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Acta Crystallographica Section B



Acta Crystallographica Section B: Structural Science, Crystal Engineering and Materials publishes scientific articles related to the structural science of compounds and materials in the widest sense. Knowledge of the arrangements of atoms, including their



Published: 2017-06-01

 



Is there a future for topological analysis in experimental charge-density research?

2017-06-01

Topological analysis using Bader and co-worker's Atoms in Molecules theory has seen many applications in theoretical chemistry and experimental charge-density research. A brief overview of successful early developments, establishing topological analysis as a research tool for characterizing intramolecular chemical bonding, is provided. A lack of vision in many `descriptive but not predictive' subsequent studies is discussed. Limitations of topology for providing accurate energetic estimates of intermolecular interaction energies are put into perspective. It is recommended that topological analyses of well understood bonding situations are phased out and are only reported for unusual bonding. Descriptive studies of intermolecular interactions should have a clear research focus.



The future of topological analysis in experimental charge-density research

2017-06-01

In a recent paper, Dittrich (2017) critically discussed the benefits of analysing experimental electron density within the framework of the quantum theory of atoms in molecules, often called simply the topological analysis of the charge density. The point he raised is important because it challenges the scientific production of a very active community. The question whether this kind of investigation is still sensible is intriguing and it fosters a multifaceted answer. Granted that none can predict the future of any field of science, but an alternative point of view emerges after answering three questions: Why should we investigate the electron charge (and spin) density? Is the interpretative scheme proposed by the quantum theory of atoms in molecules useful? Is an experimental charge density necessary?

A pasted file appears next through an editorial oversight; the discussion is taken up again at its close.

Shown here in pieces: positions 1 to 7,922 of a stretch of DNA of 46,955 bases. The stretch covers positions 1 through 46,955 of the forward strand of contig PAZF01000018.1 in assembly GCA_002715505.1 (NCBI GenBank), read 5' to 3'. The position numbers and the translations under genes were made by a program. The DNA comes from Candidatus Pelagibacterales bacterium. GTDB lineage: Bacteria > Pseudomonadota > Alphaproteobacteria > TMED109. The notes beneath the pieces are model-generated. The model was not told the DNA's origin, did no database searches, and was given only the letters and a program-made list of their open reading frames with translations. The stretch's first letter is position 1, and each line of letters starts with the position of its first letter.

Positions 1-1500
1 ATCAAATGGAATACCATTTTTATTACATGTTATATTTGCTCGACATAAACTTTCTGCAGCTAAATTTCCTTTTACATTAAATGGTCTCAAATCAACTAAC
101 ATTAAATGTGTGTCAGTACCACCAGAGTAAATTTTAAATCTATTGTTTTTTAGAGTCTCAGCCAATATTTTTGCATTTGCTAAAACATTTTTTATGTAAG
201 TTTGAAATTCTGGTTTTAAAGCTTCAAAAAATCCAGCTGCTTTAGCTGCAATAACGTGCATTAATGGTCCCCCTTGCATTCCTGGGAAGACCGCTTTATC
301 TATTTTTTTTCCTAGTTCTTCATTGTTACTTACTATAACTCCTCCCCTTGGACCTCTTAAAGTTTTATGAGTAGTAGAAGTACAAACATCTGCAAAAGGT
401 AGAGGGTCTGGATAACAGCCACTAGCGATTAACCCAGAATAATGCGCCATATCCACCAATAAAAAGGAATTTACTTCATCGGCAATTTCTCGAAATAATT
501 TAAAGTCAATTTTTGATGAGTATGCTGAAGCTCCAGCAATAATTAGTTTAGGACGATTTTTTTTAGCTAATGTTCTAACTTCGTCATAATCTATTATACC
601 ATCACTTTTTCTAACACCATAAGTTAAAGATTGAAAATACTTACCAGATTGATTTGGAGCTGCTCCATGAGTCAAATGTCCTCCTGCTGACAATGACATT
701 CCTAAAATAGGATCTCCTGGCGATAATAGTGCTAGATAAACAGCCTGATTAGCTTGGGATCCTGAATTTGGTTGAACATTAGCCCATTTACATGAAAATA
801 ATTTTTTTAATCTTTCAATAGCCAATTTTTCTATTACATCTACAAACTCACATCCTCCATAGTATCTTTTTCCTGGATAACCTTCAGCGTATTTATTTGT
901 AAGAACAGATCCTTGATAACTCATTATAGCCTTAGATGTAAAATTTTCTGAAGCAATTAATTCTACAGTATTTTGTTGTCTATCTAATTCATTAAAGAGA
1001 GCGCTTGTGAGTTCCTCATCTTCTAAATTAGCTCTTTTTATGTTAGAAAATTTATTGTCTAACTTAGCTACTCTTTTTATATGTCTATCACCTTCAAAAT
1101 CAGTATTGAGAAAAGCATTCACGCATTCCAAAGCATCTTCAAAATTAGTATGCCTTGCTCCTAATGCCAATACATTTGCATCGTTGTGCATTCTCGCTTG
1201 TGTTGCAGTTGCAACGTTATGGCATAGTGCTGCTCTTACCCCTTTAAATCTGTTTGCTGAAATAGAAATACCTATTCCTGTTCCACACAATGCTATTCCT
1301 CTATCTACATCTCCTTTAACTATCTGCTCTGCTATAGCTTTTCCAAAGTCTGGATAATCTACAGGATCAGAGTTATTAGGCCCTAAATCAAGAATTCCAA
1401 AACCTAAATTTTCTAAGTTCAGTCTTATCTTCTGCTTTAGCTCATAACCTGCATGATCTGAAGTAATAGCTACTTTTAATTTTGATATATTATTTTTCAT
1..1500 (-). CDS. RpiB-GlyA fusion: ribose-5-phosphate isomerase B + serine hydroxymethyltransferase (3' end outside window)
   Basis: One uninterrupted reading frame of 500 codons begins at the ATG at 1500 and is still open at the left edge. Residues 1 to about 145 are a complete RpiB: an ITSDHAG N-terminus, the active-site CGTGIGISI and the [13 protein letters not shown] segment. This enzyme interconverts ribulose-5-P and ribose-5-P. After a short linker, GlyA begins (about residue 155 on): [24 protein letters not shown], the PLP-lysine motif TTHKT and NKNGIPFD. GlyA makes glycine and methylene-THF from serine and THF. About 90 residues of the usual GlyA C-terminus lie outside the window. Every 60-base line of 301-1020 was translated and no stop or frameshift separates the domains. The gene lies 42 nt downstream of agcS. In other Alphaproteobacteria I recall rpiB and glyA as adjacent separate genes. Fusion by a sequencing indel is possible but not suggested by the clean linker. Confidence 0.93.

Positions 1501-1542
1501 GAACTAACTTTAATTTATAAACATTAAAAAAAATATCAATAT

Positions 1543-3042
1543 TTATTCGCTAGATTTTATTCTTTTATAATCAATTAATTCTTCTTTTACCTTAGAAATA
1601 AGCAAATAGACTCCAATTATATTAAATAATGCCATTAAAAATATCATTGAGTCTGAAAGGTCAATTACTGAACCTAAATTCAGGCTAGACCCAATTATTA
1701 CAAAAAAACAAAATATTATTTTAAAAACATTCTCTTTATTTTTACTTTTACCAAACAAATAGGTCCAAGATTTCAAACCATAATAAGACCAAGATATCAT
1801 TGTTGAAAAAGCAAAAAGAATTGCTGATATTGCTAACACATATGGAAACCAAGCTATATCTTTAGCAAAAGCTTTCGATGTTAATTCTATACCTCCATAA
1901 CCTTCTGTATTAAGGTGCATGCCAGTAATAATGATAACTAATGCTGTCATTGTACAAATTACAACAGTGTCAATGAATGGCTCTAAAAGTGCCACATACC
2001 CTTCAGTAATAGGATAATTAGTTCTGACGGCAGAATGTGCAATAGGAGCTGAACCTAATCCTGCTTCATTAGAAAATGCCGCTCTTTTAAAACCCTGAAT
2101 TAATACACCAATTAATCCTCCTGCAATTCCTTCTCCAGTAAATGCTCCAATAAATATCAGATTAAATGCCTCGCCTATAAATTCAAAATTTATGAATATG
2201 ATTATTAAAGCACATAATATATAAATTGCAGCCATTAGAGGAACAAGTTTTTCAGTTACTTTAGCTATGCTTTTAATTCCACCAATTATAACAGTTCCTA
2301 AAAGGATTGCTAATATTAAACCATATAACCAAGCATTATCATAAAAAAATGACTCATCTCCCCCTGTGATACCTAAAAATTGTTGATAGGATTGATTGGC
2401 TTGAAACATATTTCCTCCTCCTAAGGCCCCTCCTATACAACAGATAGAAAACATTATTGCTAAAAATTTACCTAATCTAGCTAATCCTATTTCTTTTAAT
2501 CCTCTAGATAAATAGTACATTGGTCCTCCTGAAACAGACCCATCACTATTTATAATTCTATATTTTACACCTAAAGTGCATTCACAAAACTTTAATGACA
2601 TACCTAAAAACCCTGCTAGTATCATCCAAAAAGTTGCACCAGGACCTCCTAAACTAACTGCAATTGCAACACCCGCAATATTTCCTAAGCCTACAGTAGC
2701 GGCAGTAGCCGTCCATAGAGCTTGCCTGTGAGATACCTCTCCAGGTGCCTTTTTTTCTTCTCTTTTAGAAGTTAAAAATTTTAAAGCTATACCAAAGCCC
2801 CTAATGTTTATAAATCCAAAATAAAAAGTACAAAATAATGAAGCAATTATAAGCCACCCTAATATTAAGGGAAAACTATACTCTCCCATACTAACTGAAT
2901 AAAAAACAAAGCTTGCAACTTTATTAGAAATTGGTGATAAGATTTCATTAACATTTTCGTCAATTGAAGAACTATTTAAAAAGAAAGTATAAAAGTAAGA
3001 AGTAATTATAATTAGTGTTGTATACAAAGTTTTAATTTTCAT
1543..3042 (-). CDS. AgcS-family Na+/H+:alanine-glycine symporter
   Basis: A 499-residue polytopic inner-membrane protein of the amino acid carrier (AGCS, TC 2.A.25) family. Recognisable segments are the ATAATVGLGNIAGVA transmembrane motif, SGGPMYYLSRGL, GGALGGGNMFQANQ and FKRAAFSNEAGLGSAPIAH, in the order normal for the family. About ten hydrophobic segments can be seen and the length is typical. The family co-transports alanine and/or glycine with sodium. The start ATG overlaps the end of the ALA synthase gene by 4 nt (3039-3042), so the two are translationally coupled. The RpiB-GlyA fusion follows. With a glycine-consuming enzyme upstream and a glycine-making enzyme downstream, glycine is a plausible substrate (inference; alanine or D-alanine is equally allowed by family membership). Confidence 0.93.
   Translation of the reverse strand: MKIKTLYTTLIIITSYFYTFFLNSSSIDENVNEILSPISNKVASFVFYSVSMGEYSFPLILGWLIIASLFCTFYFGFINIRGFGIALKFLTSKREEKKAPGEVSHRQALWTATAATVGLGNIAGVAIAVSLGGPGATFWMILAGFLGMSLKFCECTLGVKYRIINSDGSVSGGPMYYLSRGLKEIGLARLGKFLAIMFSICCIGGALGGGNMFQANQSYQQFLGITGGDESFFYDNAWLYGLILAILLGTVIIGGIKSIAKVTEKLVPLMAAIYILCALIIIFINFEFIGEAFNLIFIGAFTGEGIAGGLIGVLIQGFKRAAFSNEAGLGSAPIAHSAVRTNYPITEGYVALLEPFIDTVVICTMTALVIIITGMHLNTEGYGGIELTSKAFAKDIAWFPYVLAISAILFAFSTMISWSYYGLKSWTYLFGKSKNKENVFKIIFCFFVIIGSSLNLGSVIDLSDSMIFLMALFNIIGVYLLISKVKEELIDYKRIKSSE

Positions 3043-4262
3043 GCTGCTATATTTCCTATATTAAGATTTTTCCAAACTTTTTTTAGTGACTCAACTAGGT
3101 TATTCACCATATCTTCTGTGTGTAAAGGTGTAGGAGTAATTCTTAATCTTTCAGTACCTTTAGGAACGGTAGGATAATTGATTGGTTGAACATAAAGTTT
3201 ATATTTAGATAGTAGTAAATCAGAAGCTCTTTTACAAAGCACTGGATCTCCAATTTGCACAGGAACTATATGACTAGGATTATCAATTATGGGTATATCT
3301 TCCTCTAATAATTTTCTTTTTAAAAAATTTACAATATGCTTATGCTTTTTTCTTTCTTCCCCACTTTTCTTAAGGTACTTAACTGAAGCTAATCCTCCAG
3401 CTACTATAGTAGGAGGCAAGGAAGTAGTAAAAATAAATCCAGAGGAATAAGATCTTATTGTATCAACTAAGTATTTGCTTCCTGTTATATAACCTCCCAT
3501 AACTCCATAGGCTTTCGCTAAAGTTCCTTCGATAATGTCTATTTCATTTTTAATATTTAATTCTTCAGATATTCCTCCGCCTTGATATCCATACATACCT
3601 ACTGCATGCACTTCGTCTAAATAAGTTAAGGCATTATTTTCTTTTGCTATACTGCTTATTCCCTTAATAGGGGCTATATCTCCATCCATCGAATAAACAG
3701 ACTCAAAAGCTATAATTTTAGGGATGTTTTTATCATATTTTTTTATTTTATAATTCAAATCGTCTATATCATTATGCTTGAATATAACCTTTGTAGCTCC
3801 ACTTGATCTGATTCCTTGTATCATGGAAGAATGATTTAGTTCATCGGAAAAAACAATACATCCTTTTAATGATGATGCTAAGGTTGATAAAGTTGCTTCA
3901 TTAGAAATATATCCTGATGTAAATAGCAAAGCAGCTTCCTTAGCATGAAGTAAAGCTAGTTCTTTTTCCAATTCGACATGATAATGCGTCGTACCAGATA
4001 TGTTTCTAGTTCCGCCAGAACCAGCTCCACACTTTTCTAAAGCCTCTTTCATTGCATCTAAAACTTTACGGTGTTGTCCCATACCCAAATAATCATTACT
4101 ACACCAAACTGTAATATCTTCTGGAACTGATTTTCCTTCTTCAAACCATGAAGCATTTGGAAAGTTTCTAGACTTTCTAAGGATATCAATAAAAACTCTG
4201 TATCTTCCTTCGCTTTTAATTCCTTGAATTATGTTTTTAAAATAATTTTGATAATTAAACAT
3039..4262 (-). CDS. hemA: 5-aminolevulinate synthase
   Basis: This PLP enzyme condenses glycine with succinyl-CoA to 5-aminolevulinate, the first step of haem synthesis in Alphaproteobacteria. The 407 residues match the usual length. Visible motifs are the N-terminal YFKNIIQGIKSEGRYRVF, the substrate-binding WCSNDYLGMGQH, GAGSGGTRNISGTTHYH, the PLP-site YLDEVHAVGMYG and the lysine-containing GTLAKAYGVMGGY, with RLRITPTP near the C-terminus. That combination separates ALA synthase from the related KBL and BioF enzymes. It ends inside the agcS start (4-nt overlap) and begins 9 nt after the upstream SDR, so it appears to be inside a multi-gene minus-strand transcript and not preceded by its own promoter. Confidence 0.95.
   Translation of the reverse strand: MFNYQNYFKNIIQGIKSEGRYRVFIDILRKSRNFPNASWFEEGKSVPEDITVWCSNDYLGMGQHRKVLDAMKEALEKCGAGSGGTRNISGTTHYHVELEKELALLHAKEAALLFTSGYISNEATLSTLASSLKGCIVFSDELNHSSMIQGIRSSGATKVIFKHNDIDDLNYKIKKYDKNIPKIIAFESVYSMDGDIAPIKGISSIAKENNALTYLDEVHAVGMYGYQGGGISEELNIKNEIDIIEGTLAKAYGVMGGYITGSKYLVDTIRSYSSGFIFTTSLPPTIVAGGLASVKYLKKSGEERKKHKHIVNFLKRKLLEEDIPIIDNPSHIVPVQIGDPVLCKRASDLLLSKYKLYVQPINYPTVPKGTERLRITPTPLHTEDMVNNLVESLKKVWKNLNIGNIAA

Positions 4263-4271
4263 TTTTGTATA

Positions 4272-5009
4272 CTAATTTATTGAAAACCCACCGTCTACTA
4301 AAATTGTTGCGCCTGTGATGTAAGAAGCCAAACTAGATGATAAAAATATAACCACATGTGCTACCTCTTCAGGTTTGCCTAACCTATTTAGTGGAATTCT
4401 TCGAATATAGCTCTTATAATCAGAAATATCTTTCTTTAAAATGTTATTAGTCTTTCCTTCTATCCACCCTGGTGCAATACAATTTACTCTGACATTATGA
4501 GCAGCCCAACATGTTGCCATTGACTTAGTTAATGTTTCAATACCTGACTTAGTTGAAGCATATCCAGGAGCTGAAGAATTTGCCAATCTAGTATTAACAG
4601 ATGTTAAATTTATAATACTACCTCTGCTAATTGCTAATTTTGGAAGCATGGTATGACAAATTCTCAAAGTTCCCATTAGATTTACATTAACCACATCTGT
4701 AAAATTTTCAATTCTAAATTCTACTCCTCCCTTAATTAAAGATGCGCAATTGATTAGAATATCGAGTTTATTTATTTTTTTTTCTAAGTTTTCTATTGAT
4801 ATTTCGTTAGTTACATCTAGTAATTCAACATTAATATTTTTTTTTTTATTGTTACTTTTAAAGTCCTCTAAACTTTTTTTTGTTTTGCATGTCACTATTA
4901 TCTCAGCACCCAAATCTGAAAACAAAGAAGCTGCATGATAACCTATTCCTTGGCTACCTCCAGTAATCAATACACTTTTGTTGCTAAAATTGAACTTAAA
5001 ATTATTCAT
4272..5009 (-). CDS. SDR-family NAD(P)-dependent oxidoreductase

Temperature-induced reversible structural phase transition and X-ray diffuse scattering in 2-amino-3-nitropyridinium hydrogen sulfate

2017-05-12

The novel polar material 2-amino-3-nitropyridinium hydrogen sulfate, C5H6N3O2(HSO4) (abbreviated as 2A3NP-HS), was obtained and structurally characterized by means of single-crystal X-ray diffraction. At room temperature, 2A3NP-HS crystallizes as a non-centrosymmetric disordered phase (I) in the orthorhombic Pna21 space group. On cooling below 298 K, 2A3NP-HS undergoes a reversible phase transition to phase (II) with the monoclinic non-centrosymmetric P21 space group. This transition might be classified as an `order–disorder' type. The structural details in both phases are analysed. Additionally, for phase (I), in the 304–365 K temperature range, diffuse scattering was found to be present in the form of elongated streaks parallel to the a* direction. This can be unravelled when implementing a short-range order affecting anionic cationic ribbons occurring in the structure, with correlations acting both in the a-direction and in the bc-plane. The results of Monte Carlo simulations, adapting a two-dimensional Ising-type model, reveal the formation of domains, which are b-elongated and thin along a. Locally, the stacking of the ribbons in the domains reflects the ordered arrangement observed in the low-temperature monoclinic phase (II).



Growth, crystal structure, Hirshfeld surface, optical, piezoelectric, dielectric and mechanical properties of bis(l-asparaginium hydrogensquarate) single crystal

2017-05-12

Molecular organic single crystals of bis(l-asparaginium hydrogensquarate) monohydrate [BASQ; (C8H10N2O7)2·H2O] have been grown by solution technique. Crystallographic information was investigated by single-crystal X-ray diffraction (SCXRD) analysis. Hirshfeld surface and fingerprint plot studies were performed to understand the intermolecular interactions of the BASQ crystal in graphical representation. Functional group identification was studied with FT–IR (Fourier transform–IR) spectroscopy. The positions of proton and carbon atoms in the BASQ compound were analyzed using NMR spectroscopy. High transparency and a wide band gap of 3.49 eV were observed in the linear optical study by UV–vis–NIR spectroscopy. Intense and broad photoluminescence emissions at room temperature were observed in blue and blue–green regions. The frontier molecular orbitals of the BASQ molecule were obtained by the DFT/B3LYP method employing 6-311G** as the basis set. The dielectric study was carried out with temperature at various frequency ranges. The piezoelectric charge coefficient (d33) value of BASQ crystal was found to be 2 pC/N, which leads to its application in energy harvesting, mechanical sensors and actuators applications. In the non-linear optical study, the BASQ crystal showed promising SHG conversion efficiency. Mechanical properties of the BASQ crystal were studied experimentally by Vicker's microhardness technique, which revealed that the grown crystal belonged to the softer category. BASQ crystal void estimation reveals the mechanical strength and porosity of the material.